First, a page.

Select Page

In part two of Sail boat rig checks we run through some useful rig maintenance tips and then finish with a brief look at what a professional rig check involves.

A big part of rig maintenance is about keeping corrosion and metal fatigue at bay. This means understanding why the marine environment shows no mercy to the rig’s components and what you can do to protect them.

Note:

  • Stainless steel rigging should not be left in contact with an aluminium mast when it is unstepped in order to avoid galvanic corrosion.
  • Routine cleaning of stainless steel components should be done throughout the year.

Mast, Spreaders, Rigging

Standing rigging

  • As well as rinsing with fresh water to remove salt, it is a good idea to clean everything with a cloth and polish out any surface rust spots – ideally when the boat is ashore.
  • Any traces of rust should be removed and the area inspected for hairline cracks or signs of damage to the metal. Use stainless steel cleaners only as some cleaners contain chlorine which destroys stainless steel. Don’t use wire wool as this can leave tiny particles in the rigging which will rust.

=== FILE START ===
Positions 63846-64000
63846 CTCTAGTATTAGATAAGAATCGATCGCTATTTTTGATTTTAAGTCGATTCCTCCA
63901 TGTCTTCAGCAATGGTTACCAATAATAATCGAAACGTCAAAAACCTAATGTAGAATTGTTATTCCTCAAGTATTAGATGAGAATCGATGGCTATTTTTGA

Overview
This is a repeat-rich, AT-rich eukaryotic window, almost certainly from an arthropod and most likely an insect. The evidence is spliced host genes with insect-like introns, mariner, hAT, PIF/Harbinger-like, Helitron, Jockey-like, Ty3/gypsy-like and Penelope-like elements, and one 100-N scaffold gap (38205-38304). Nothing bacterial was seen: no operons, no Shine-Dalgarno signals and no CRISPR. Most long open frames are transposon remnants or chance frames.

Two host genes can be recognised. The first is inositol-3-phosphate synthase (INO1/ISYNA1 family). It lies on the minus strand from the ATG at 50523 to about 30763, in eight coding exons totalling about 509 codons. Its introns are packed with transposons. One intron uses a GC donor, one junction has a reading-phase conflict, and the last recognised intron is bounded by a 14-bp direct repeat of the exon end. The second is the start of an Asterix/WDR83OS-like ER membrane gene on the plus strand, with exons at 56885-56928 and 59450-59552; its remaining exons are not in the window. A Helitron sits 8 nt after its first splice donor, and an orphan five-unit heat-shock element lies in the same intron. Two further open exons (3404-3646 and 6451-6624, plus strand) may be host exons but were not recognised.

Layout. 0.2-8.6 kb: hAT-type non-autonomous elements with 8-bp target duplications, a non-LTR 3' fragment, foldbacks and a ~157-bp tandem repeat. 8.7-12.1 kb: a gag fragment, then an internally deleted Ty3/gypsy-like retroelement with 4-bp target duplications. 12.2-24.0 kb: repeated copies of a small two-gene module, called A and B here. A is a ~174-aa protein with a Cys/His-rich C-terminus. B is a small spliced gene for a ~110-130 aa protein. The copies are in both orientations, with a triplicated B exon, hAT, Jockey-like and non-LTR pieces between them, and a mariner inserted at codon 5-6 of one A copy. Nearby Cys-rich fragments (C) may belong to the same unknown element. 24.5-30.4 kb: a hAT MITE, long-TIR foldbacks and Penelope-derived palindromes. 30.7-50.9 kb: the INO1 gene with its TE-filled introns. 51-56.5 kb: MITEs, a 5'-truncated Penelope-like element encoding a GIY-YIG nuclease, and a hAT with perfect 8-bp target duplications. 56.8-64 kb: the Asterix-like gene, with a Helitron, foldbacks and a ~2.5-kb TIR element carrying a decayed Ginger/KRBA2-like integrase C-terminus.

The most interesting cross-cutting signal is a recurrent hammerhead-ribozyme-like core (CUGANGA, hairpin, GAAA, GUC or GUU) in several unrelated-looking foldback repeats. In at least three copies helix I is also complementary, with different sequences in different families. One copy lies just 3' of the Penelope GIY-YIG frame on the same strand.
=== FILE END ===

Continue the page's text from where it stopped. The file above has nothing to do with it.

• If corrosion has gone deep and cannot be removed by polishing, the part should be replaced.
  • Clean the rigging screw threads using a degreasing solvent – an old toothbrush is ideal for this. Dry the threads and then lubricate with rigging screw oil.
  • If a single strand of wire has failed, then the shroud or stay should be replaced with a new one. It is good practice to replace wires in pairs, so for example if one cap shroud has failed, then the opposite one must be replaced as well.
  • Don’t wrap rigging terminals in tape as this deprives stainless steel of oxygen and causes corrosion.

Mast and boom – anodized

  • Rinse the mast and boom with fresh water, then wash with liquid detergent. Rinse off thoroughly with fresh water to remove all traces of saltwater and detergent, not forgetting the inside of the mast as well.
  • Flush the sail track and slides to remove salt crystals and lubricate them with track lubricant – some people use vaseline.
  • Remove and grease the screws of the boom outboard end-fitting.
  • Coat all aluminium surfaces and cast metal parts with paraffin oil or wax to seal and preserve the surfaces.

Mast and boom – painted

  • Carry out the same maintenance as with an anodized mast and boom.